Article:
By Jason Muhire
On July 24 this year, Ingabire Victoire, a convicted criminal who benefitted from presidential clemency in 2018, released a report in which she submitted her observations on the economic recovery plan of the Rwandan government to revive the country’s economy following the COVID-19 crisis.
While some of her observations deserve scrutiny, it is worth to remind readers that Victoire Ingabire – whose sentence of 15 years for forming armed groups to destabilize the country and minimizing the 1994 Genocide against the Tutsi was commuted by Presidential prerogative following her application for clemency in June 2018 – has been trying to portray herself as a relevant political figure in Rwanda’s political landscape even as the nature of the clemency she benefited from doesn’t allow her to form a political party or conduct political activities.
In the aforementioned report, Victoire Ingabire argues that the government’s policy measures do not provide any tax benefit to individuals. Yet the suspension of tax audits and the extension of financial statements certification are measures that apply to small and individual businesses. Moreover, she ignores that providing tax relief to businesses allows them to keep running, preventing layoffs or bankruptcy. These measures protect employment for many individual Rwandans.
In another misleading statement, Ingabire suggests that the Rwandan government is not looking for ways to recover funds embezzled by public official which, in her opinion, should serve to fund the recovery plan instead of the government applying for loans. The reality is that public officials suspected of having engaged in embezzlement have been indicted and are being brought before courts. In a country where the rule of law is the norm, such proceedings will take time while the country needs to take urgent actions to protect its economy and bring Rwandans back to work.
Surprisingly, Ingabire also claims that the government initiatives will not create new jobs. Later in the same report, she calls for the suspension of big projects such as the Bugesera airport which have the potential to create thousands of jobs. Such revenue generating activities are better than government handouts as far as the dignity of the people is concerned. Additionally, had she been paying attention, she would have realized that the government has been getting partners on board in such projects to mitigate the toll on public finances.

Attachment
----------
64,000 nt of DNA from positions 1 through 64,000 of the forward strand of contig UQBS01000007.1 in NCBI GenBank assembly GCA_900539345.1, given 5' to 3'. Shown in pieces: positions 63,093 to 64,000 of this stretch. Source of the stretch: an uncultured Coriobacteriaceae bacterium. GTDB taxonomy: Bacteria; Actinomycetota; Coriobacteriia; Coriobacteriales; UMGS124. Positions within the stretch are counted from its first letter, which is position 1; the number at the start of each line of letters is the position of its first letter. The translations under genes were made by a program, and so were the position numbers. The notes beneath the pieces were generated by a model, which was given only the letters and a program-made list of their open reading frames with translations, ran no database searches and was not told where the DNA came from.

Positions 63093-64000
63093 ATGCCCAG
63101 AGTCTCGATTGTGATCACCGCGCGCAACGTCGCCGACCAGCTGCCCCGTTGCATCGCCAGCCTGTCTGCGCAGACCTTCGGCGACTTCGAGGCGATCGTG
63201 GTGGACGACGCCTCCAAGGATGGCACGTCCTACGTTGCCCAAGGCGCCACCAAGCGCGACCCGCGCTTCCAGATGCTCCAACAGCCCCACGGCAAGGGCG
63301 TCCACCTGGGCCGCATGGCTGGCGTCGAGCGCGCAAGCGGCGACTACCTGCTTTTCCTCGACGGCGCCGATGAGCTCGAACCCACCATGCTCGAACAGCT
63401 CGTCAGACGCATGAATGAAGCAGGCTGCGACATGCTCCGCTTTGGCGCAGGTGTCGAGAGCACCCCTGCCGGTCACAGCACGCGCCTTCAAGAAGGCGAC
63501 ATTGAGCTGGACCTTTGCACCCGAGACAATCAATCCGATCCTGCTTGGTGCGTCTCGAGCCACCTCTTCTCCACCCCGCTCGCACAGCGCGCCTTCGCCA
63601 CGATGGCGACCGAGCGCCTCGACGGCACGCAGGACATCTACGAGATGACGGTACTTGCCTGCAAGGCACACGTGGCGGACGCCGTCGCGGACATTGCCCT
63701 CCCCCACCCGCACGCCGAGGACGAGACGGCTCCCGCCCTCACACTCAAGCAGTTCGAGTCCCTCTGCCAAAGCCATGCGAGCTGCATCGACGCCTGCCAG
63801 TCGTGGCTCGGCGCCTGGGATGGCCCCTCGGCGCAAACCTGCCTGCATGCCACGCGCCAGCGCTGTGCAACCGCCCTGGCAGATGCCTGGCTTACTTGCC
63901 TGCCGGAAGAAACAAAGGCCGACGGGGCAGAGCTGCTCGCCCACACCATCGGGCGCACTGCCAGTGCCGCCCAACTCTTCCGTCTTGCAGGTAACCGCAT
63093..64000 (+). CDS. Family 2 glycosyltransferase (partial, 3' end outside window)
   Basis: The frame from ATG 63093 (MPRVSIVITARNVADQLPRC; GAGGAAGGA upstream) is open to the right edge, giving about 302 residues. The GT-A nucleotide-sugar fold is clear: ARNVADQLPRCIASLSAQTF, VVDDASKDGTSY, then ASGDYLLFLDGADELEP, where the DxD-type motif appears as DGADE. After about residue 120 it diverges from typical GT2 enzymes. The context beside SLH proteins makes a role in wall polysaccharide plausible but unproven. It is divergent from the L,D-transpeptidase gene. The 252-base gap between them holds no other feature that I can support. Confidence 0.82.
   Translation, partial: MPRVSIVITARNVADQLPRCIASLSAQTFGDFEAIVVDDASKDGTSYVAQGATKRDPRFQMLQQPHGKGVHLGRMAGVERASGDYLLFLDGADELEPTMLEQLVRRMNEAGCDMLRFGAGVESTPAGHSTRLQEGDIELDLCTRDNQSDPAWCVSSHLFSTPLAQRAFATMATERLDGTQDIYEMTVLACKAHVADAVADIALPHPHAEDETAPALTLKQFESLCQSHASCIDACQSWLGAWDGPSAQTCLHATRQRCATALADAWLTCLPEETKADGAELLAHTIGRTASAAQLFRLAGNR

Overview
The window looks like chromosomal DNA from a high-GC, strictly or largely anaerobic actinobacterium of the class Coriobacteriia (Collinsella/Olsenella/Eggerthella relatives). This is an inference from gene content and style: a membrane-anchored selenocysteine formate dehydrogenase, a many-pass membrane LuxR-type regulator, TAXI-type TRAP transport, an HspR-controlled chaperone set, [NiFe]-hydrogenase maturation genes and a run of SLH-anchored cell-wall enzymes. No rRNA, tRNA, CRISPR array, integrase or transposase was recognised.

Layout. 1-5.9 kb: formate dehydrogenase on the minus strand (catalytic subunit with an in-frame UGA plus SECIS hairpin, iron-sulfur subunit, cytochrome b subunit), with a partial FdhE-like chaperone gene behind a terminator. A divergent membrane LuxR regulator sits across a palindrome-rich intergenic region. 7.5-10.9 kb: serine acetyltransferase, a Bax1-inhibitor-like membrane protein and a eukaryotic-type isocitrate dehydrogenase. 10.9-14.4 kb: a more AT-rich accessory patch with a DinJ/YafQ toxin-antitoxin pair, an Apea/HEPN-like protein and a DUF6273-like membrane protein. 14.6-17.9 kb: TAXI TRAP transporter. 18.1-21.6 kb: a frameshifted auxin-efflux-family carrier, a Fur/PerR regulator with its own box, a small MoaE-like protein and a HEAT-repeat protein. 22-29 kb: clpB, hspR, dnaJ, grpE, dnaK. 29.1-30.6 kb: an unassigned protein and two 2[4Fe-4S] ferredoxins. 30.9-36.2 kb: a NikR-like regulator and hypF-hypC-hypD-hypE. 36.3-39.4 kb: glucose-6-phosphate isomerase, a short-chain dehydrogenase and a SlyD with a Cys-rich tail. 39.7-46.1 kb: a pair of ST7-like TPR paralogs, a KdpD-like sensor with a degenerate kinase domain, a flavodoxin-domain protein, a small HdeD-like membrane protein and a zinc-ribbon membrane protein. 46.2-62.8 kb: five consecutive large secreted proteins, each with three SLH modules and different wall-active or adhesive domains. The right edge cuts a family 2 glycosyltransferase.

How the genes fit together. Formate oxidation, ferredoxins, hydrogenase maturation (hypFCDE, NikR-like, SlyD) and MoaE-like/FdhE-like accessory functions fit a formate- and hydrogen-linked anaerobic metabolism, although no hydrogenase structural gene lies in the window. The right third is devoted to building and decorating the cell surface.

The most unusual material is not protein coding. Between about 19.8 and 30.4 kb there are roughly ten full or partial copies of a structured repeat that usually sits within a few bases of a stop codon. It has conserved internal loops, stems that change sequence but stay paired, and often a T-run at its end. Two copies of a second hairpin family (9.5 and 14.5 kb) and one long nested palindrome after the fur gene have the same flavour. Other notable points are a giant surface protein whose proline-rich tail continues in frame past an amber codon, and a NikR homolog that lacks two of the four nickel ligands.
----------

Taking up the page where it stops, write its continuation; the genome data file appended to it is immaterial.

Ingabire also calls for a review of the agricultural policy in order to ensure food security. She thinks that investing in exports means abandoning food security.
Rwanda’s investment in agriculture is aimed at providing sufficient food to its population while exports bring in the needed revenue for other areas of socioeconomic progress. Accordingly, efforts have been made to ensure famers have the best prices for their products by facilitating their access to external markets. The investment is done through government supported initiatives such as the scaling up of irrigation schemes and the recent authorization to cultivate marshlands so that food production meets the needs of Rwandans.
Not surprisingly, by attempting to portray the government of Rwanda as an authoritarian state where Rwandans have no say in matters concerning their lives, Ingabire questions the usefulness of plans by the Rwandan government to purchase two cold rooms for the storage of meat. Yet the purchase of cold rooms is a demand that was made by Rwandan farmers and those working along the value chain. They wanted a facility that ensures that the meat they sell or buy can survive abrupt changes in demand as it has happened during lockdowns. A government that listens to its people is far from being authoritarian.
Ingabire’s contradictions don’t end there. She notes “A government arrangement to establish new Ubudehe social stratification in 2019 was met by citizen objection on the stature and process of categorization of people under the different Ubudehe categories, as the reliability, transparency and fairness of the entire process was questioned.” However, a government that undertakes a consultative process in which it takes into account the reservations of the people to change direction or make adjustments to a given policy should be a positive thing even for someone who thinks they should oppose for the sake of opposing. In other words, Ingabire needs to make up her mind whether a government that involves people in decision-making is a democracy or a dictatorship. Finally, if the government has been making decisions that factor the needs of the population, then on whose behalf does Ingabire speak?